Second Wind Returning to Wurm Online is a process
After being away from Wurm Online for almost a year, I have to admit I was a bit scared to return. Anxiety levels are high as you log in and have a quick scan of the area to see if you're surrounded by something that will immediately eat your face. It's also fairly unsettling to see how much of your stuff has rotted or been stolen since you left.

In fact, once I determined that my house, my boat, and most of my possessions hadn't been taken by other players in my absence, I had to log back off. I just had to do something else offline for a bit while that anxiety flow slowed to a trickle.

But I soon answered that unexplainable call to log back in and start my new life as a reborn Wurmian. I've heard so many great things about the game's improvements over the last few months that I just had to check them out for myself.

Before doing anything else, I made sure to re-up my premium time. Sure, you can play the game for free, but all of your skill levels are capped at 20 for free players, and before I started repairing any rotting items, I wanted to make sure I'd be able to gain skill points over 20 again.

Second Wind Returning to Wurm Online is a processMy repair session was interrupted by the cries of an explorer who had wandered into my local chat range. Apparently, a crocodile was having its way with his foot, and he was shouting out for my village's guards to help him. I figured I'd try the old rusty sword arm and help out with the mighty croc.

This really helped me get my bearings with the game and realize just how much it had improved. This beast I was fighting was moving! For any fan of any other MMO out there, this might be an odd testament to improvement, but Wurm Online fans know what I'm talking about. The number one reason my friends and colleagues have given for not playing Wurm is the horrible graphics and lack of animations. Well, friends, Romans, and countrymen, you no longer have that excuse.

I took a stroll through the old 'hood to see blowing leaves, swaying signs, crawling spiders, foraging horses, and flying birds. Textures are much more realistic, animal models are greatly improved, and you can now see what your character is wearing! Yes, this means that the entire population of Wurm is no longer floating around with the same green outfits and the same page-boy haircuts or ponytails.

Second Wind Returning to Wurm Online is a process
I headed over to a sister village that was deeded specifically as a farm, only to find it completely retaken by nature. Where crops, farm animals, walls, and small farm sheds once stood, knee-high grass and full-grown trees now ruled. I imagine this deed was abandoned months ago, but it's another testament to how the Wurm world can be brutal in its own special way.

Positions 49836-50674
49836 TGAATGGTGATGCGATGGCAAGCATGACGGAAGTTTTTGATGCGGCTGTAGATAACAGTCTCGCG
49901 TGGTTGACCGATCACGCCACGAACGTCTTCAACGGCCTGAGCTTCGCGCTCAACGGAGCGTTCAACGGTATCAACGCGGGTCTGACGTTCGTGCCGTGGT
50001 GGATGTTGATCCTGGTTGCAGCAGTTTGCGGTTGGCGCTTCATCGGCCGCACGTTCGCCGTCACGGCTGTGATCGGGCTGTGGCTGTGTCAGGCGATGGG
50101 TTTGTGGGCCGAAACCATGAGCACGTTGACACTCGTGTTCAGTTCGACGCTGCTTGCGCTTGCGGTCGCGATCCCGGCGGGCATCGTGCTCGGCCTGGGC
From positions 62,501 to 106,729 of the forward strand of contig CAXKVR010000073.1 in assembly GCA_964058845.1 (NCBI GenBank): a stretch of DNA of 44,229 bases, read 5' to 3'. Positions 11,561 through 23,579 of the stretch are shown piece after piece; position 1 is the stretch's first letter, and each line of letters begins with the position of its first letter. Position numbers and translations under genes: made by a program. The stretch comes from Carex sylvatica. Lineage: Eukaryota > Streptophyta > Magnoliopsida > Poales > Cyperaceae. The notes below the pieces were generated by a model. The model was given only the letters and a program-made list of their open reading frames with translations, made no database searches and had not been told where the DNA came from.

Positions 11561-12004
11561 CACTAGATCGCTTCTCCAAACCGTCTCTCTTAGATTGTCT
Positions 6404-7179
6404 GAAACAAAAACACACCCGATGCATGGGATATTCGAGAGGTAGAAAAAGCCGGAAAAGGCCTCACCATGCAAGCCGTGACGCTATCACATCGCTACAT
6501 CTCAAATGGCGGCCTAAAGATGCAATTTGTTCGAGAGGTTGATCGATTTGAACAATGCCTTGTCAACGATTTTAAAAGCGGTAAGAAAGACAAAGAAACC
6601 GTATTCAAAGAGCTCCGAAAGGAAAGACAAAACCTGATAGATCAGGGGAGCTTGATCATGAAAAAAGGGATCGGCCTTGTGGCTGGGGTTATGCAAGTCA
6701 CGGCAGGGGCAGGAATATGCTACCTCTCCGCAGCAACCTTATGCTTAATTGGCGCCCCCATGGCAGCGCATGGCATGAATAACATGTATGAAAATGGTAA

While the visual improvements are exciting, I was even more intrigued by the promise of architectural improvements -- namely, multi-story buildings. My original plan was to grab my best tools, jump into my boat, and explore other players' creations for a few weeks, but I just had to update my own house first and play with the multi-story features a bit.

Second Wind Returning to Wurm Online is a process
As you can see from the quick video I shot below, I was a busy bee. I started with a second floor and two small balconies over parts of my existing home but soon decided to reach for the sky and make a tower in the back of the structure. My Carpentry skill (currently 46) isn't high enough to go any further than five stories, but that should be plenty for now.

So you could say that the improvements to the game have sucked me right back in. Despite the expected sadness from the loss of my farm and all the animals I bred so carefully, I'm excited about the new beginning of sorts. I still have my tools and my home, so rebuilding the farm and livestock will only be an added adventure. I guess I'm weird like that, but the item decay is actually one of the things that keeps me coming back to Wurm Online. Sure, it's scary and nerve-racking at first, but I can think of no other MMO with such realistic consequences for not playing. If I have time some day, I may even hop on my boat and make the two-hour-long trek to go revisit the old deeds I once built and maintained when I was a noob. It's like going back and seeing the house you grew up in: You may not agree with the new owner's paint color choices, but that piece of property still holds some great memories.

And that's really what it's all about in this game. Sure, you can build some amazing things, enchant them, improve them, and even sell them to other players for currency that can be used for premium game time, but it ultimately boils down to the specific skills you're leveling while building these items. Those skills don't decay like the items do, so when you do decide to jump back in six or nine months later, your character has the knowledge to start from scratch with bigger and better stuff.

Some of you might be reading this and wondering why on Earth anyone would get enjoyment from this type of game, and I understand that. Maybe it's my personal fascination with everything post-apocalyptic. Maybe it's my Explorer Bartle type. Either way, I'm glad to be back, and I look forward to rebuilding my collection. And then rebuilding it again some other time.

MMOs are constantly changing, and our opinions can change with them. That's why we're here to give some beloved (or not) games a second (or third) look. Has that game that was a wreck at launch finally pulled itself together? How do the hits of yesteryear hold up today? That's what we're here to find out as Massively gets its Second Wind!

This article was originally published on Massively.